Tag Archives: moteus

Production moteus controllers are here!

Developing the moteus brushless servo controller has been a very long journey, and while it isn’t over yet I have a reached a significant milestone.  The first batch of production moteus controllers are now available for general purchase at shop.mjbots.com and shipment worldwide for $119 USD each!

moteus_r43_front_left

I’ll repeat some of the specifications here:

  • 3 phase brushless FOC control
  • 170 MHz 32bit STM32G4 microprocessor
  • Voltage: 12-34V
  • Peak phase current: 60A
  • Dimensions: 46x53mm – CAD drawing in github
  • Mass: 14.2g
  • Communications: 5Mbps CAN-FD
  • Control rate: 40kHz
  • Open source firmware: https://github.com/mjbots/moteus

Simultaneously, I’ve got development kits available that give you everything you need to start developing software for the moteus controller out of the box: moteus r4.3 developer kit

moteus_r4_3_devkit_back_left

Many thanks for all the feedback from the beta testers who have been experimenting with the r4.2 version!

Pre-production mk2 servos

To build a second demonstration quadruped and to generate some development kits, I’ve built up a set of 20 of the mk2 servo.  The production process is working out fairly well, in fact slightly better than I had predicted for overall cycle time.  The servos so far are coming out great, moving smoothly with full power.

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Shafts inserted into the planet input
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Output bearing on the planet outputs
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Planet output and internal gears onto the front housing
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Rotors with bearings and sun gears
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Stators installed
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Planet inputs with planet gears
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Planet inputs installed
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Back housing installed
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Moteus controller soldered
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All buttoned up

Now I need to test these on a quadruped!

 

Building the moteus controller dev kits

As mentioned previously, I’m releasing moteus controller development kits to a few lucky beta testers.  Building these wasn’t too hard, but was my first foray into low-volume production for someone who wasn’t myself.  Here are a few pictures of the build:

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Machining the bracket
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A bunch of CAN cables
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A motor mounted on the bracket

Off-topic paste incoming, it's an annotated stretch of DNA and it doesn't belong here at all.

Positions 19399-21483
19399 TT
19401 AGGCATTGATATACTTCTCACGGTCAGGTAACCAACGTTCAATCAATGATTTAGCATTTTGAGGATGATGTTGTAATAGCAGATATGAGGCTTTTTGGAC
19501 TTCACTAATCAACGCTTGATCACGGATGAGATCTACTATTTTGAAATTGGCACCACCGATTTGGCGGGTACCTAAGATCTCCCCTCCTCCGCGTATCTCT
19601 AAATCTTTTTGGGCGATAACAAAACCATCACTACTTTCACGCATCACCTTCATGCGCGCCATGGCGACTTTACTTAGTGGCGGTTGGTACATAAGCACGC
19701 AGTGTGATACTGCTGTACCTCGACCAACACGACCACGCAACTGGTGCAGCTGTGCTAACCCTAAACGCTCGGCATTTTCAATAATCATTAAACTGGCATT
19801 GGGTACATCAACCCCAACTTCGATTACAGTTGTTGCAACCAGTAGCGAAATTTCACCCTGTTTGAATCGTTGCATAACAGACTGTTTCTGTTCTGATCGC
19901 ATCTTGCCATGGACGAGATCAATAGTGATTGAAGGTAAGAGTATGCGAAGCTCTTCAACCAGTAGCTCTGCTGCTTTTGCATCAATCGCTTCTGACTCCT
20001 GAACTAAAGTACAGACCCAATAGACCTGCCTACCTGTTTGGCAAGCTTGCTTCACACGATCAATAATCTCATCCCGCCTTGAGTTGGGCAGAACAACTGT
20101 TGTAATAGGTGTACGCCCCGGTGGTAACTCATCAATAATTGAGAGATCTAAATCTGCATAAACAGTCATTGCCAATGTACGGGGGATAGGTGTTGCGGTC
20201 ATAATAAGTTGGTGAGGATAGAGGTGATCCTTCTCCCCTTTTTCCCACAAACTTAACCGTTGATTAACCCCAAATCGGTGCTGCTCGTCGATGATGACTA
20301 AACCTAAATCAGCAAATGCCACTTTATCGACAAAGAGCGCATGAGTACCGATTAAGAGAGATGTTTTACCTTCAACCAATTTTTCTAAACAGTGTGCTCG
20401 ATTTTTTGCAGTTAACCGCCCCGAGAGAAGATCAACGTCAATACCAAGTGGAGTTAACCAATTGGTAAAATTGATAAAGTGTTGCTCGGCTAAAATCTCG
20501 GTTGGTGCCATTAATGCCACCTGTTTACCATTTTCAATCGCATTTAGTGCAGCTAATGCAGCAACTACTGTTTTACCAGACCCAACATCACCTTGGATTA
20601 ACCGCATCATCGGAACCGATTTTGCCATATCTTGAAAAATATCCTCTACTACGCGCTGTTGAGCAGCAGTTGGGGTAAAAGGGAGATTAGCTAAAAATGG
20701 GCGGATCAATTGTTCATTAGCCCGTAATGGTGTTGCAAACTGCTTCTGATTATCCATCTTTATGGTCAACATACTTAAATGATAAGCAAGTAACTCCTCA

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Mounted into the “desk stand”
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A bunch of brackets and stands
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STM32 programming cables
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Motors getting ready for installation
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A number of assembled kits

A big thanks to all the beta testers!  With the next revision of the controller, I’ll continue to have a development kit with roughly the same properties for those wishing to get started in an easy way.

If you have devkit envy, you can get a little fix watching this video showing how to set it up and use it.

 

CAN bootloader for moteus r4.x

One final piece of porting that needed to happen for the moteus controller r4.x series was the bootloader.  The r3.x series has a bootloader, which allowed re-flashing the device over the normal data link, but that was largely specific to the RS485 and mjlib/multiplex framing format.  Thus, while not particularly challenging, I needed to update it for the FD-CAN interface used on the r4.x board.

The update itself was straightforward: https://github.com/mjbots/moteus/compare/406f01…1123a9

For now, on the assumption I will in the not too distant future deprecate the r3.x series, just duplicated the entire bootloader, replacing all the communication bits with FDCAN and stm32g4 appropriate pieces.  As before, this bootloader is designed to only operate after the normal firmware has initialized the device, and also is required to be completely standalone.  To make code size easier to manage, it makes no calls to any ST HAL library and manipulates everything it needs purely through the register definitions.

Thankfully, the ST HAL sources are BSD licensed, otherwise I’m not sure I could have gotten the FD-CAN and flash peripherals to work just given the reference manual.  With it, copying out the necessary constants made for an easy solution.

 

moteus servo mk2: Reduced weight test

Because my working environment is otherwise too idyllic and peaceful, I’ve been running the new moteus servo mk2 through its paces.  All day long.  8 hours a day.

This is the same test I ran to verify the controller, only now I’ve done it several times longer to get a better feel for if there are any weak links.  Somewhat surprisingly, the ball doesn’t drop all that often, only once an hour or two.